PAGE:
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Can ‘Tinker, Tailor’ Film Match Success of the 1979 Miniseries?
Remember when you were asked to compare and contrast two books for an English exam back in high school or college? Well, now you can do that in real life, if only for your own edification, with two versions of Tinker, Tailor, Sailor, Spy.
The eagerly anticipated new movie based on the 1974 Cold War spy novel by John le Carré opens in U.S. theaters on December 9. Starring a Who’s Who of big name British actors (Gary Oldman, Colin Firth, Tom Hardy, Benedict Cumberbatch, and more), the film opened last month in the UK to rapturous reviews and robust box office.
“You’ll feel your own synapses working at full tilt as you watch this intelligent, bracing, consummately achieved entertainment,” wrote movie critic Jonathan Romney in The Independent.
Those who want to get a jump on the movie can check out the BBC’s fondly remembered, 1979 mini-series of Tinker, Tailor, Soldier, Spy. This seven-part version starred Alec Guinness in the lead role as bookish British Secret Service agent George Smiley (Oldman plays Smiley in the movie). It is being re-released on DVD next Tuesday (October 25) as a three-disc set.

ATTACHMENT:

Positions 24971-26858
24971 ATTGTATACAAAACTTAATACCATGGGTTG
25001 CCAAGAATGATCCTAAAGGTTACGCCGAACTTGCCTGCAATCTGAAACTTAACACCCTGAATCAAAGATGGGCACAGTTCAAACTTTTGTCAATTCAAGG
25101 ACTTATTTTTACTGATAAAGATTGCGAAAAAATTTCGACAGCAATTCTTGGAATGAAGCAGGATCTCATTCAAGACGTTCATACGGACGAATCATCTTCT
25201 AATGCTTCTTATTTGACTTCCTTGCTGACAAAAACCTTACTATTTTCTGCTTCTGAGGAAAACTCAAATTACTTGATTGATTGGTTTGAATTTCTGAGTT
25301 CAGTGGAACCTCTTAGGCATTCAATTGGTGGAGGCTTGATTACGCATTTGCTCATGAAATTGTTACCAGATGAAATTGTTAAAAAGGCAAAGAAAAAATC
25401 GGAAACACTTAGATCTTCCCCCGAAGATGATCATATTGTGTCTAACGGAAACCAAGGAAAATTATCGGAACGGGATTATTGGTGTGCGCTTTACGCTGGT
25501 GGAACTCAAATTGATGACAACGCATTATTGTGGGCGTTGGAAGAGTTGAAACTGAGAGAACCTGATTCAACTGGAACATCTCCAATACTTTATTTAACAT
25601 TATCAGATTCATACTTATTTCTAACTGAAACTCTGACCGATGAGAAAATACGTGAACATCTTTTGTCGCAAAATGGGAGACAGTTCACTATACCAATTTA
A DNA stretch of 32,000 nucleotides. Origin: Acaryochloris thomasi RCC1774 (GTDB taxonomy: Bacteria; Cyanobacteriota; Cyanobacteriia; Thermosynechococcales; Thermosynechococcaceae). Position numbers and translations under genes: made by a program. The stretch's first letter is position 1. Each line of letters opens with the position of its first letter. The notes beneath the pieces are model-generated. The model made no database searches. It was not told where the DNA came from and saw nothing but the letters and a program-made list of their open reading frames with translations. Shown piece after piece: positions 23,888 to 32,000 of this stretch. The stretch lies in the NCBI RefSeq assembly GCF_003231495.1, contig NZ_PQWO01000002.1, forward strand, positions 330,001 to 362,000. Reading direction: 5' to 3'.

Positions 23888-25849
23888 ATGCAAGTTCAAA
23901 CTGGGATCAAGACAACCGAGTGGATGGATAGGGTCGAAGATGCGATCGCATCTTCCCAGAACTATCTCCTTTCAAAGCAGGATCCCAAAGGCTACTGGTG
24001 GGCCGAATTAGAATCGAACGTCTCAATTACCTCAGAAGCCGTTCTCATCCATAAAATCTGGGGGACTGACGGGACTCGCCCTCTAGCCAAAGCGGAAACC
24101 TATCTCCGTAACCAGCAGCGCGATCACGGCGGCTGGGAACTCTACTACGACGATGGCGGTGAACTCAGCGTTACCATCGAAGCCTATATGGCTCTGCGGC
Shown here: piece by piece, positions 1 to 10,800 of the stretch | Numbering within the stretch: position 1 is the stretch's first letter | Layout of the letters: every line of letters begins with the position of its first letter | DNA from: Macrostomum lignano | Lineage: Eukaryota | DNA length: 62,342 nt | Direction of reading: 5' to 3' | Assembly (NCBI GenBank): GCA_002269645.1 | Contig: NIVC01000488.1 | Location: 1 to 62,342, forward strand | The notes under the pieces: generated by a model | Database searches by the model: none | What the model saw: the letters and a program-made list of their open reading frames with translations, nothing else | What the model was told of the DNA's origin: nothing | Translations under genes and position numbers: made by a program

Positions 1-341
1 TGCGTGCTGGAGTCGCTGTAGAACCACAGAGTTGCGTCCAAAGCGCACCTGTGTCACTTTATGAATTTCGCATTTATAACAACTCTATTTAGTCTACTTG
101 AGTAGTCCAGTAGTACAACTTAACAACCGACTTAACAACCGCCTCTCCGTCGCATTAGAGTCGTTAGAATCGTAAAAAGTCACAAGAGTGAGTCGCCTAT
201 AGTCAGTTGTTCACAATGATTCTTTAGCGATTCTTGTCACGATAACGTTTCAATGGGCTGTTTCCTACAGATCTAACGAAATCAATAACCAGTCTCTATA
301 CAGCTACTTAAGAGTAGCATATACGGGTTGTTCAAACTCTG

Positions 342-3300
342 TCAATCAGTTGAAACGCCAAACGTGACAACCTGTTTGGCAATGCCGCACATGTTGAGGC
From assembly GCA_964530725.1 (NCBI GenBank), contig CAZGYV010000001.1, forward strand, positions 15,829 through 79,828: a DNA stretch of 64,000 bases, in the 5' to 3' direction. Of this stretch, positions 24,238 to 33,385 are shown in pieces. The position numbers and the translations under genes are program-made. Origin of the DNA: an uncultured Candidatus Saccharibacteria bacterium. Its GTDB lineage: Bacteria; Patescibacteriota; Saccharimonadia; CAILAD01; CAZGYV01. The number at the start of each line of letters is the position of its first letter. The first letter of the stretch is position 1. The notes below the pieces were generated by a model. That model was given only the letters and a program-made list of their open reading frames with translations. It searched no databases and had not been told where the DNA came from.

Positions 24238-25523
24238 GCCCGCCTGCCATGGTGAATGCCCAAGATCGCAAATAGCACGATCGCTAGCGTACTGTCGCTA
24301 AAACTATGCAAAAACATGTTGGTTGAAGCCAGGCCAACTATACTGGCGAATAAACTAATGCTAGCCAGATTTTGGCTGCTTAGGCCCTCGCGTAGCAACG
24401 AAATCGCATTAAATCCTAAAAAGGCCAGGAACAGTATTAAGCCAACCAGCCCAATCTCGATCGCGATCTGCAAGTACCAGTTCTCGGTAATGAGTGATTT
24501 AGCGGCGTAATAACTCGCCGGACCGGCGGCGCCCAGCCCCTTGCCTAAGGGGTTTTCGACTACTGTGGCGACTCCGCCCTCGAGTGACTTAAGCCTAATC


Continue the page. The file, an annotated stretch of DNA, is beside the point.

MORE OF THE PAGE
In addition to Guinness, such stars as Ian Richardson, Patrick Stewart, and Michael Jayston (of Doctor Who, circa 1986) have major roles.
The miniseries, too, was greeted with critical hosannas when it first aired — PBS showed it stateside in 1980 — and has held up over time. “The BBC’s 1979 adaptation of John le Carré’s thriller is still unmatched in its evocation of the chilly, cynical cold war era,” Toby Manning wrote earlier this year in The Guardian.
BBC produced a follow-up, Smiley’s People, also based on a le Carré novel and again starring Guinness, in 1981.
There have been reports, but no official announcement, that a similar sequel to the latest film version of Tinker, Tailor may be in the works. When he was publicizing the movie for its British opening, Oldman said that he would jump at the chance to play George Smiley again, but only if Tomas Alfredson (Let the Right One In), the Swedish director of Tinker, Tailor, signed on again for the follow-up.
Have you already seen the miniseries? What do you think… can the film version compare?
Trailer for new movie version:
Alec Guinness and Patrick Stewart in 1979 Tinker, Tailor miniseries:
Interview with Gary Oldman on the BBC’s The One Show, in which he calls Benedict Cumberbatch “a good lad”:
Interview with Colin Firth on SkyNews:
Benedict Cumberbatch in red carpet interview on whether he has ever spied in real life: